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Full text of "Further Sources Of Vijayanagara History"

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the fort, in the manner of men experienced in war. Having
seated his women upon two or three horses, he took his seat
upon another, and rode away. As he went, he turned back and
beheaded any person who pursued him. In the face of the
enemy's army he forced his way through, night and day.
That faithful Hindu, Kampila, like a (true) warrior, did
not leave the place. The danger threatening his friends seized
him by the head, and hurled the whole of his family in peril.
He fought fiercely in that battle, and at last when he passed
away from the world, he received many wounds from a shower
of arrows. He did not want to fly without laying down his
head like men who follow the path of the faith. Heaven gave
the royal army the good tidings of victory.
All tie soldiers entered the fort and engaged themselves in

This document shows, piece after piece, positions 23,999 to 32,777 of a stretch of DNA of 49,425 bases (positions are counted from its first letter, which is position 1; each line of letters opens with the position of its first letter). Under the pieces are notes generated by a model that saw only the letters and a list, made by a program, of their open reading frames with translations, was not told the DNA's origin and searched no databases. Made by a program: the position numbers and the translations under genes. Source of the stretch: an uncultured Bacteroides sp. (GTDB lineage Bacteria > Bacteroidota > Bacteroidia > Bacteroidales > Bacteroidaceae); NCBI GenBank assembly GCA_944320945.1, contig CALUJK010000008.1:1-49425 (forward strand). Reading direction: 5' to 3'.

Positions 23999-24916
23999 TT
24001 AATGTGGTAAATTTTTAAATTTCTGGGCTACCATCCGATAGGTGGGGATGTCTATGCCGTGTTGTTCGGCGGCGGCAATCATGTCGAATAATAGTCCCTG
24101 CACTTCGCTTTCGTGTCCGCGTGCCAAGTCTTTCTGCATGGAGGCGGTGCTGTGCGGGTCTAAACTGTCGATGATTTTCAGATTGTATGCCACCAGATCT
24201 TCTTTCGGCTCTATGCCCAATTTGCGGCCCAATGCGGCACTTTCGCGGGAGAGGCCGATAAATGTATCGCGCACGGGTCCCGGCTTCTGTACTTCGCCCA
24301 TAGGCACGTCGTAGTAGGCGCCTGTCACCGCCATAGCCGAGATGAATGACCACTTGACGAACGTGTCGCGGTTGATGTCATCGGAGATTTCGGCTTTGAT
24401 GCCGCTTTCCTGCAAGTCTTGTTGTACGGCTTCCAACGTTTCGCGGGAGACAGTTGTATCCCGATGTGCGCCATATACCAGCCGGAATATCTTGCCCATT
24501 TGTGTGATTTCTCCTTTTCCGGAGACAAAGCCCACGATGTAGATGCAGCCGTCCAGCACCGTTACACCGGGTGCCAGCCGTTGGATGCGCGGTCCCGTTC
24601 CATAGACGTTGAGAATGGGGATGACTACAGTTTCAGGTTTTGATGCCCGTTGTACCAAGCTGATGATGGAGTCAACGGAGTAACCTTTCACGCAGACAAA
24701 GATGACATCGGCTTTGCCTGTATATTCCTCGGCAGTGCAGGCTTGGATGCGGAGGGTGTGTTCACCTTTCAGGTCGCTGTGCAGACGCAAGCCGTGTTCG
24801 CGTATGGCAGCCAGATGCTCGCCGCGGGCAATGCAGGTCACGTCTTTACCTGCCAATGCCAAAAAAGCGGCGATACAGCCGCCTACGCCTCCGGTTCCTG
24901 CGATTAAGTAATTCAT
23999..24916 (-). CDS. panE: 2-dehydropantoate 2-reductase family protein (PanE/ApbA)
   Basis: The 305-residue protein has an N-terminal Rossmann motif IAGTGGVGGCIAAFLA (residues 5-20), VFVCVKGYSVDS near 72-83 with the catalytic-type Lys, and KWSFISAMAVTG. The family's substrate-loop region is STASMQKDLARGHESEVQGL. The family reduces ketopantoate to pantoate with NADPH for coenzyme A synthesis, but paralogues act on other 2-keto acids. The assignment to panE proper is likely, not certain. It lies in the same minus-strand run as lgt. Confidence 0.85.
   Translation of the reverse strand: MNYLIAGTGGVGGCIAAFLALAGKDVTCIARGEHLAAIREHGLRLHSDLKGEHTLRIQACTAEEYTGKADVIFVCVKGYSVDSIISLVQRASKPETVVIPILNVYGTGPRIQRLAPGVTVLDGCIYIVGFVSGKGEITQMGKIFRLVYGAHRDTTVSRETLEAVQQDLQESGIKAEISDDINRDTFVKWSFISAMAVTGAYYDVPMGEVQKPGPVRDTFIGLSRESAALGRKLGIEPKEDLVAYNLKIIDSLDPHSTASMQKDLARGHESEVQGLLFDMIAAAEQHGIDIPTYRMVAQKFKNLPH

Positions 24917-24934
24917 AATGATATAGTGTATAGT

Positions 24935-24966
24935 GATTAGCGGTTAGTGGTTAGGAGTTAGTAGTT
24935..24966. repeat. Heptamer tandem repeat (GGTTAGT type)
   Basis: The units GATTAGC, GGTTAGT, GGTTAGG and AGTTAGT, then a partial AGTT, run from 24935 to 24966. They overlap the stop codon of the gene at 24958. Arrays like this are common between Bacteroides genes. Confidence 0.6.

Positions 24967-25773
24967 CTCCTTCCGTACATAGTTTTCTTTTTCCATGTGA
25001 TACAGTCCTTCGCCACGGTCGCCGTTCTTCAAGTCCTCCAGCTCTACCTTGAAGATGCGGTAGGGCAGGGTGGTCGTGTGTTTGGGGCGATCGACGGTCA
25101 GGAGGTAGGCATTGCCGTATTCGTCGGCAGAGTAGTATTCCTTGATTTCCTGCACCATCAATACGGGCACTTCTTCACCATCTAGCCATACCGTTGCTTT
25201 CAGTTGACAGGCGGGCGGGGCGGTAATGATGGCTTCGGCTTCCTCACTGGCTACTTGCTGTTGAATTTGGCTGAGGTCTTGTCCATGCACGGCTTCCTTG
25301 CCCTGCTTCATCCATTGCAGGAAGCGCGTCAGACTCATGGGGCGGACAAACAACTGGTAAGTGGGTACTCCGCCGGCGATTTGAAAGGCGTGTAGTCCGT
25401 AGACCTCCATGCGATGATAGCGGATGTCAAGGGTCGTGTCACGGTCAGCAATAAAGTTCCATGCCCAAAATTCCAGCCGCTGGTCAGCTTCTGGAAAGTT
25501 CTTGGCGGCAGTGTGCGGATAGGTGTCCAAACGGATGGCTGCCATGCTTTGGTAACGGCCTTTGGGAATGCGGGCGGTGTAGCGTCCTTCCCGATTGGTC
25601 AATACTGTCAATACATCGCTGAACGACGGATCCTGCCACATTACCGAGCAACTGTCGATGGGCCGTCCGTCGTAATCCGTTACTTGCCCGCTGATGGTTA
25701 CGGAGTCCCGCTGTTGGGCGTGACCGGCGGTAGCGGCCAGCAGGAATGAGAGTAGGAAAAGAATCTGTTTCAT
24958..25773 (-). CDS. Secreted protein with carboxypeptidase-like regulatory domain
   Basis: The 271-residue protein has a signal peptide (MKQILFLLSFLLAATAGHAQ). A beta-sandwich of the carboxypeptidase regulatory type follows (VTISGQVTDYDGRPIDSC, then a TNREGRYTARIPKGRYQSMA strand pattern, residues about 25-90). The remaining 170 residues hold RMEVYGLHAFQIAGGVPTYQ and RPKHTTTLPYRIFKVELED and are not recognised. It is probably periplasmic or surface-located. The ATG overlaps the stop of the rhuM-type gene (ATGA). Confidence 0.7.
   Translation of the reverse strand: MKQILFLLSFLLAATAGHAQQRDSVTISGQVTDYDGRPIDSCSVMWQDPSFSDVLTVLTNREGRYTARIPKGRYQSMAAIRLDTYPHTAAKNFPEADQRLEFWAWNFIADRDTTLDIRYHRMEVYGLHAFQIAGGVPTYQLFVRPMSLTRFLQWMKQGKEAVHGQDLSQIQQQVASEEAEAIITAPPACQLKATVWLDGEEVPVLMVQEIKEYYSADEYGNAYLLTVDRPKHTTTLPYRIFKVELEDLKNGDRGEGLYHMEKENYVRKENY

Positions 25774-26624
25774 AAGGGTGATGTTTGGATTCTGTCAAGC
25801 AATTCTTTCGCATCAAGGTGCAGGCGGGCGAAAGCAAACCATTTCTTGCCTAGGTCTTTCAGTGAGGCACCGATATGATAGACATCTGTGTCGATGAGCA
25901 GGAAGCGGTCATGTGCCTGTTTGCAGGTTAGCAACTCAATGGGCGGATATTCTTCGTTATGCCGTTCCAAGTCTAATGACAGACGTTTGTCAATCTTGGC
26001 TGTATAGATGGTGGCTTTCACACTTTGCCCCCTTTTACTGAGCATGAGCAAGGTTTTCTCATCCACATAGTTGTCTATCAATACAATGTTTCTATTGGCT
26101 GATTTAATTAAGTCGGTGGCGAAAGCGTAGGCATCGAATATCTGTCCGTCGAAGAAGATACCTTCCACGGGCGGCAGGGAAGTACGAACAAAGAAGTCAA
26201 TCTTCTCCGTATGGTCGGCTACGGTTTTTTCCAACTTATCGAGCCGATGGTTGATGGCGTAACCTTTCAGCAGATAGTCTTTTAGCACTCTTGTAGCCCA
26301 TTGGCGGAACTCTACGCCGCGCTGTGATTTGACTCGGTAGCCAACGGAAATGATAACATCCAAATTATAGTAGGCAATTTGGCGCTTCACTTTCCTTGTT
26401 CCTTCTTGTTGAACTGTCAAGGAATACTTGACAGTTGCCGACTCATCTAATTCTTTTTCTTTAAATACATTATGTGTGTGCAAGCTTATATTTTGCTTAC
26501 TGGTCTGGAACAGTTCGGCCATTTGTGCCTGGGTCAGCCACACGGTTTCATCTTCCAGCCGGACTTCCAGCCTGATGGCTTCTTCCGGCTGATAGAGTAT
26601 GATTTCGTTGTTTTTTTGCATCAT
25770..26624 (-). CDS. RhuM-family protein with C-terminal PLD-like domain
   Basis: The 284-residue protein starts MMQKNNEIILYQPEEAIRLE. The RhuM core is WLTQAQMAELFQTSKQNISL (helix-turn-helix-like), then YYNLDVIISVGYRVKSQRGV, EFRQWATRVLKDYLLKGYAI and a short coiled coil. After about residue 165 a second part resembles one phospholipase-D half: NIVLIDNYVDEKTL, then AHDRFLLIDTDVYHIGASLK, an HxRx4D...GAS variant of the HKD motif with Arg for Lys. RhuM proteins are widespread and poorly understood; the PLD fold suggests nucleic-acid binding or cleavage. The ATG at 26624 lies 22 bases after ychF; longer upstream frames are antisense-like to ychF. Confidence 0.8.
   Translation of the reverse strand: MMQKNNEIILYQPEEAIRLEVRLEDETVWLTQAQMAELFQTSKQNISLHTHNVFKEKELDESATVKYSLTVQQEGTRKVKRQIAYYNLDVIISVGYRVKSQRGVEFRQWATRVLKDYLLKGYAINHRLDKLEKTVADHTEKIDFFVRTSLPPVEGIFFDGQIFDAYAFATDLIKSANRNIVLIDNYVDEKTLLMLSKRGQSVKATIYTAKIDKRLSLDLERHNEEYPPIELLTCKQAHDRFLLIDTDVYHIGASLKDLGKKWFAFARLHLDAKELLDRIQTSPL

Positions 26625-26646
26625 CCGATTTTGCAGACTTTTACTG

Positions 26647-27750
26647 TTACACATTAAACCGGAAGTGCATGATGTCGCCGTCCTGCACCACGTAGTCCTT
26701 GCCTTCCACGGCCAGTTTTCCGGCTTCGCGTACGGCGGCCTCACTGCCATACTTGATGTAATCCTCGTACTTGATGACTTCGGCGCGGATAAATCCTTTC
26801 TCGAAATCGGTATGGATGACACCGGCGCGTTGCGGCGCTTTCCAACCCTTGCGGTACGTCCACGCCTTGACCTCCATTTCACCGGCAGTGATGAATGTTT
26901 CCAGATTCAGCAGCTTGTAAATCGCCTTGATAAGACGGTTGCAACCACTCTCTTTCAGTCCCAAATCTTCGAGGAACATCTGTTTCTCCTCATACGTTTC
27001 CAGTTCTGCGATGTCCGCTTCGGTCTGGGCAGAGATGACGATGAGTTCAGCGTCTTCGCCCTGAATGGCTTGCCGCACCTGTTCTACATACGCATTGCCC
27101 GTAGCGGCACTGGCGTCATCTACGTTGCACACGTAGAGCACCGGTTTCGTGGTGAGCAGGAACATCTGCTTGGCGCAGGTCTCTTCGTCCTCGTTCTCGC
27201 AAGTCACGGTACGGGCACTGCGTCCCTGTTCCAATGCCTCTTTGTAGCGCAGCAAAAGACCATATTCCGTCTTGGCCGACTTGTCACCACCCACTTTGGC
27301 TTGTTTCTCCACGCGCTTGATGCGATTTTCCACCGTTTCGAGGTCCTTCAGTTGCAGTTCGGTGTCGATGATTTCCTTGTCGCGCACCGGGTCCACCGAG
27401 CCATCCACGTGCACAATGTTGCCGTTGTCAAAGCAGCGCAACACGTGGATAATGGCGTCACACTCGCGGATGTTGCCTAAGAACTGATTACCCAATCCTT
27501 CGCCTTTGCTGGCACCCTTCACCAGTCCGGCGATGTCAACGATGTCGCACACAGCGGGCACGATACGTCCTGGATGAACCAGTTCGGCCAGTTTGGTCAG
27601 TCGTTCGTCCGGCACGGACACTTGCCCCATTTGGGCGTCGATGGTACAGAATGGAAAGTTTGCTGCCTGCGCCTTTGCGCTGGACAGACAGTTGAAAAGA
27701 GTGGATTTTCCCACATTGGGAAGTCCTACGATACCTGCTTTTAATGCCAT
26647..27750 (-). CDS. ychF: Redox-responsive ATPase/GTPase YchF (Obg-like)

plundering. They captured and killed many Hindus, and every
one seized much wealth.     When Malik Zada subdued Hosdurg,
ihe soldiers brought before him a man alive.    Malik Zada said,
**Make him identify the men of the place". He commanded him
to have a look at every head which the men of the army brought
before him.   The Hindu looked at the heads, and he drank the
Mood of his own liver in grief.   He saw a head which was red
on account of the wounds of the arrows, and raised a shout (oi
lasaentation).   In his grief he cast much earth upon his head,
and plucked all (ihe hair of) his head and beard.   Malik Zada
asked ""What is ihis agitation about ? whose head is this ? what
H flie cause of this lamentation ?"  Weeping much,  the Hindu
replied, « (This is) the head of our king whose death has in-
ereued our sorrow and anxiety ".   The celebrated Malik Zada
enjoined that they should flay the head and put the skin on a
irmy <rf gold, so feat the enemies might become sad and  the
friends foppy; &en, &ey should fill the skin of that head wit!
straw, and set fire to ihe fort. Malik Zada sent the skin of tha
head   with the news (of the  victory)  at once to the king
Then he despatched in pursuit of Garshasp, a large army o
valiant men.
&£dt pp. 416-11